Nurture Elk Grove’s center before expanding, she urges.
Just knowing that the land could cease agricultural productivity in 10 years is enough to keep some landowners from investing in it for the interim, she says.
Mike Wackman, whose family runs McConnell Estates Winery, the largest landowner in the proposed sphere of influence, isn’t worried.
“I think the city of Elk Grove needs to do it,” Wackman says. “In
order to do smart planning, it needs to go forward.”
His family is planting new vines, regardless.
“We’re continuing our farming operations,” he says. “A lot of people see the sphere of influence and think building is going to happen out in that area immediately. We’re looking at 20 years down the road before anything will happen.”
About 30 percent of the open land within the proposed sphere of influence is covered by California’s Williamson Act. Designed to preserve farm land, the Williamson Act gives a property tax break to owners who agree to keep their land agriculturally productive instead of developing. Each 10-year contract renews automatically until the owner takes action to cancel it.
Putting such land in Elk Grove’s sphere of influence won’t change that protection, LAFCo’s Brundage says, though its anyone’s guess how many farmers will continue allowing their Williamson contracts to renew. Still, Elk Grove wouldn’t even be allowed to build water and sewer lines out to the sites.
“There’s no question that, if and when the city decides to annex, farmland will be lost,” Echiburu says, but the city has a program to mitigate the loss, requiring developers to set aside equal amounts of farmland elsewhere in the county through conservation easements or fee titles.
The city also has worked with the state Department of Fish and Game to protect lands inhabited by hawks, mostly along the Cosumnes River.
“Little by little, we are building up a significant amount of land that is protected in perpetuity,” Echiburu says. “A boundary of land that is under perpetual conservation easement is much more definitive than a boundary of a sphere of influence.”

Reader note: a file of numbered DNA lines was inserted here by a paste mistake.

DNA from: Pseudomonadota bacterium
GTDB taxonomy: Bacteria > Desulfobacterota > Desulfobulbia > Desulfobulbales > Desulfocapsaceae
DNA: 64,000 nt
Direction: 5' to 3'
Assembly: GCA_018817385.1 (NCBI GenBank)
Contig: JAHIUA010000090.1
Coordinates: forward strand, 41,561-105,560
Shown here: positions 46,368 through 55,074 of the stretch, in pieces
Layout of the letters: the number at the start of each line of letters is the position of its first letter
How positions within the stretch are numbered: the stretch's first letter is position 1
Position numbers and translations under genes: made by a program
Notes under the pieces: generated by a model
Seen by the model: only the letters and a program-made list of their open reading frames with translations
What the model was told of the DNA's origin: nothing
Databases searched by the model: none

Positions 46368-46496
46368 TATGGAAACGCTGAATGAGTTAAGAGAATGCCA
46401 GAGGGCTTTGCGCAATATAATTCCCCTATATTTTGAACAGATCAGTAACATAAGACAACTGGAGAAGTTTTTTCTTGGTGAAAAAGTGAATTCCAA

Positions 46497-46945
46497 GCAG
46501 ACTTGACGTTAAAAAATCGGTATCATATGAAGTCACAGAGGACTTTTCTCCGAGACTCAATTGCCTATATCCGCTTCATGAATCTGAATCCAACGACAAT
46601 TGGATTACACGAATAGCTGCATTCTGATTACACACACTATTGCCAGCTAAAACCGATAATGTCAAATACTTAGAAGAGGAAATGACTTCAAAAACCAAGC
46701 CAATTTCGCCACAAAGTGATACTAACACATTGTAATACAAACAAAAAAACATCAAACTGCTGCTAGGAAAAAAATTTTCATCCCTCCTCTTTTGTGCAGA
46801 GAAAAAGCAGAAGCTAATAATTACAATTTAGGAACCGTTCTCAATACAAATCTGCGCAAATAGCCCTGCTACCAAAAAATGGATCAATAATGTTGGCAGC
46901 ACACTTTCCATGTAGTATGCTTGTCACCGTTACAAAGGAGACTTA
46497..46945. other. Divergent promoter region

This is happening, in part, because Elk Grove doesn’t have much choice but to grow south. Sacramento County is planning areas north of Elk Grove, and the Stone Lakes National Wildlife Refuge blocks expansion west of Interstate 5.
Still, the city has a lot of land to fill before expansion is needed at all, Echiburu says. “That said, planning for land uses outside is, to me, not premature. You can have a vision for the future and not implement it.”
The council even has considered a policy prohibiting annexation until existing borders are built out, he says. And if the City Council doesn’t implement something, LAFCo might.
The trick, Brundage says, is balancing available land with development demand. If the supply gets too tight, land prices within the city could shoot up and out of developers’ reach.
It also is possible that, even after the sphere of influence is mapped out, future City Councils will want something entirely different.
“Communities evolve, and the composition of councils changes over time, but we have to start somewhere,” Echiburu says. “Certainly, as you put those land uses on the ground, the more detailed your plan is, the more likely it is to develop that way.”